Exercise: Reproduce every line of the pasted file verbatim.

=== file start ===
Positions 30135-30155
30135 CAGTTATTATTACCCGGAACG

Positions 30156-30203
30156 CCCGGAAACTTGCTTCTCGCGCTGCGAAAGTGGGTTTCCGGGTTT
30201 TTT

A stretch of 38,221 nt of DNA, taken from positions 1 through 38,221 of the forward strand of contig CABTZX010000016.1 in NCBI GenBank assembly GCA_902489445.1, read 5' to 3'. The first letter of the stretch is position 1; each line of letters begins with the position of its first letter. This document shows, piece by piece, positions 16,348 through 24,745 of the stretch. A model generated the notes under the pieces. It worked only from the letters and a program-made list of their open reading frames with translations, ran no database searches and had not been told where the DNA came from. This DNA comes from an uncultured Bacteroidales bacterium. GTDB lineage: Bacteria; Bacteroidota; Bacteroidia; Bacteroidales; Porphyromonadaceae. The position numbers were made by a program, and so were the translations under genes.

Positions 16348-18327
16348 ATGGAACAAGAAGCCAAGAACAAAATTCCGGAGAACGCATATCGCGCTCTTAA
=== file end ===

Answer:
Positions 30135-30155
30135 CAGTTATTATTACCCGGAACG

Positions 30156-30203
30156 CCCGGAAACTTGCTTCTCGCGCTGCGAAAGTGGGTTTCCGGGTTT
30201 TTT

A stretch of 38,221 nt of DNA, taken from positions 1 through 38,221 of the forward strand of contig CABTZX010000016.1 in NCBI GenBank assembly GCA_902489445.1, read 5' to 3'. The first letter of the stretch is position 1; each line of letters begins with the position of its first letter. This document shows, piece by piece, positions 16,348 through 24,745 of the stretch. A model generated the notes under the pieces. It worked only from the letters and a program-made list of their open reading frames with translations, ran no database searches and had not been told where the DNA came from. This DNA comes from an uncultured Bacteroidales bacterium. GTDB lineage: Bacteria; Bacteroidota; Bacteroidia; Bacteroidales; Porphyromonadaceae. The position numbers were made by a program, and so were the translations under genes.

Positions 16348-18327
16348 ATGGAACAAGAAGCCAAGAACAAAATTCCGGAGAACGCATATCGCGCTCTTAA